Run-up to Christmas 'critical period' for retail sales
The retail sector is facing a "critical period" in the run-up to Christmas, after the latest statistics showed only a slight rise in sales.
Figures showed total sales last month were up just 0.8% on September 2010.
But the Scottish Retail Consortium said the growth was "well below inflation, meaning sales volumes are down".
September's like-for-like sales, which strip out factors such as new store openings, were down 0.6%.
The latest figures, which compare sales in September with those from the same month a year ago, come from the Scottish Retail Consortium and the KPMG Retail Sales Monitor.
David McCorquodale, head of retail in Scotland for KPMG, said: "With the last big quarterly rent cheque before Christmas having been paid and many Christmas orders placed, the retail sector now faces a critical period.
"Many promotions and sales days will occur between now and Christmas but retail chiefs will also be hoping that consumers manage to throw a little caution aside in the coming weeks and that the weather does not play as key a role as it did last year."
The figures showed total food sales in September were up 1.5% on 12 months ago but sales of non-food items had risen by just 0.2%.
Meanwhile, like-for-like food sales were down 0.4% and like-for-like non-food sales were down 0.8%.
With total sales rising slightly, Iain Shearer, director of the Scottish Retail Consortium, said: "A slight improvement is better than no improvement but fundamentally the tough times continue for many customers and retailers.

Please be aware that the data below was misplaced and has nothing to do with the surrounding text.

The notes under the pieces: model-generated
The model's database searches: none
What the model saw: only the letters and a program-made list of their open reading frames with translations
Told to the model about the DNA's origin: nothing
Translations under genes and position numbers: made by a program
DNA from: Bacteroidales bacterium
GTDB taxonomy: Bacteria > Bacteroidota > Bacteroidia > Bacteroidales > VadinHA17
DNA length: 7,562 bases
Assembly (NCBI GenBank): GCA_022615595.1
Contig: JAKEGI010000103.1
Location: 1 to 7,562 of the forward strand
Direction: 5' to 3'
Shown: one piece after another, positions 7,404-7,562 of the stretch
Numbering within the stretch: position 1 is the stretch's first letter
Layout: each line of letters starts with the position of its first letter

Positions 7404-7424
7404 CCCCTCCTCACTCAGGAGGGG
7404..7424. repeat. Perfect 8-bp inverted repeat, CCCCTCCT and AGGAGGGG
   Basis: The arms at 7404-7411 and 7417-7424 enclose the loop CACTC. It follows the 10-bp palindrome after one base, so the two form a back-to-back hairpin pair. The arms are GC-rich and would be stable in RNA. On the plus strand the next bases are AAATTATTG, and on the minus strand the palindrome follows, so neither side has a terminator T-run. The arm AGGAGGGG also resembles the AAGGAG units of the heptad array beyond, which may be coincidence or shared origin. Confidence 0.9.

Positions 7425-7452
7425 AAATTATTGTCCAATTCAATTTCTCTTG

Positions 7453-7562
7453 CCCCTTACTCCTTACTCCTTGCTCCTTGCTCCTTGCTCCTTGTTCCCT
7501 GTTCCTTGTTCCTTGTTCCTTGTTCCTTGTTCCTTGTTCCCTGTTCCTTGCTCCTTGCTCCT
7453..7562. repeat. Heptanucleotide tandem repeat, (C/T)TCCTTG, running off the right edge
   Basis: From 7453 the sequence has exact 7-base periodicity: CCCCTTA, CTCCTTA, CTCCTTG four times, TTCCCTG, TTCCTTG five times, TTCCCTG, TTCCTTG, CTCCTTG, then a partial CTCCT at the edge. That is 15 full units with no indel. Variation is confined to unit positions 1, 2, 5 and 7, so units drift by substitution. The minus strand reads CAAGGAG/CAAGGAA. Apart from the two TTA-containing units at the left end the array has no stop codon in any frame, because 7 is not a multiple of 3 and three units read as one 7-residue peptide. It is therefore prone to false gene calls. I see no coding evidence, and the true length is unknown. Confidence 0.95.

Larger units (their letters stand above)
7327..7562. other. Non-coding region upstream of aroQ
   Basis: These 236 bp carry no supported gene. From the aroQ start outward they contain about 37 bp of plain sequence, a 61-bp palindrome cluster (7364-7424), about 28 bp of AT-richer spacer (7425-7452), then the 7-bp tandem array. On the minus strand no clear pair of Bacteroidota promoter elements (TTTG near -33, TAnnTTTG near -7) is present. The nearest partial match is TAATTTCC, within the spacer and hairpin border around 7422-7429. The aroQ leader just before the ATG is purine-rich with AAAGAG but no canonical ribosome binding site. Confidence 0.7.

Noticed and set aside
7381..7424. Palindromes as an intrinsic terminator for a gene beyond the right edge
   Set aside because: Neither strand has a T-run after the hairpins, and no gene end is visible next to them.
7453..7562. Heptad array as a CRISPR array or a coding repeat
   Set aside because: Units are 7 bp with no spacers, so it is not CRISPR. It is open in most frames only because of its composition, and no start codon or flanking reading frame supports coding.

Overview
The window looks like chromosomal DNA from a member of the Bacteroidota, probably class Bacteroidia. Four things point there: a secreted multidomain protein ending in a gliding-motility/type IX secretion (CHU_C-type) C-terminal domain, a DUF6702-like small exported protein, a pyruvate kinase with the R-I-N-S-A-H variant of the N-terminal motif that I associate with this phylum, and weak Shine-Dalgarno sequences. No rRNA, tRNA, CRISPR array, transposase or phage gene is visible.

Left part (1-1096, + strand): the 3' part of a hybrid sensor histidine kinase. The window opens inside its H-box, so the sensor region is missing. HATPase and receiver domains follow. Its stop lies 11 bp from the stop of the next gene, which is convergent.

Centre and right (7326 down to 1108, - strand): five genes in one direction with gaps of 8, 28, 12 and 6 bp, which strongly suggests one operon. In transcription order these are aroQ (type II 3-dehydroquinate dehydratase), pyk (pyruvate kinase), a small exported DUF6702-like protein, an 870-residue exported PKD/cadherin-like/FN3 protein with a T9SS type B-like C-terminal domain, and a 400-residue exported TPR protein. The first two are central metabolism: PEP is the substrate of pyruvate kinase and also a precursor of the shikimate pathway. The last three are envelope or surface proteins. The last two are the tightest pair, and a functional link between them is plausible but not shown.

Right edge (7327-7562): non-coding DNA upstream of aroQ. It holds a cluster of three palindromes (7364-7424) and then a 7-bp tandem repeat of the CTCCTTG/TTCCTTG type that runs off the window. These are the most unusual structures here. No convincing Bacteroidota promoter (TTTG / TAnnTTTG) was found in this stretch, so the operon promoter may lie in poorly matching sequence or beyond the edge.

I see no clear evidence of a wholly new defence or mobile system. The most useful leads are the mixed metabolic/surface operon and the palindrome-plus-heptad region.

"Total spending was just up on a year ago, better than August's fall, but growth is well below inflation, meaning sales volumes are down."
Mr Shearer said non-food sales were up on 12 months ago for the first time since Easter but "only just".
The warm end to September hit sales of autumn and winter clothes but shoppers also chose not to buy more summer clothes.
Footwear retailers had a "challenging month" with sales lower than the same time last year, while sales of homewares were "weak".
However, sales of computers were boosted by back-to-college and special deals, and the drier weather helped sales of gardening and outdoor DIY equipment.
Mr Shearer added: "Back-to-college items and other small homewares and electricals did better but the modest gains were not universal.
"Clothing and footwear sales fell because although Scotland didn't have a prolonged heatwave, the lack of cold weather meant people had little interest in winter ranges.
"Generally, people are still confining their spending to basic needs."
Responding to the latest sales figures the Scottish government said it was doing all it could, within its current powers, to boost economic security and consumer confidence in "tough times".
A spokesman added: "We have implemented a 'social wage', and a no compulsory redundancy policy for staff under our control.
"Measures such as the council tax freeze, free prescriptions and no tuition fees are helping promote consumption in Scotland by protecting household budgets at a time of rising inflation and fuel prices."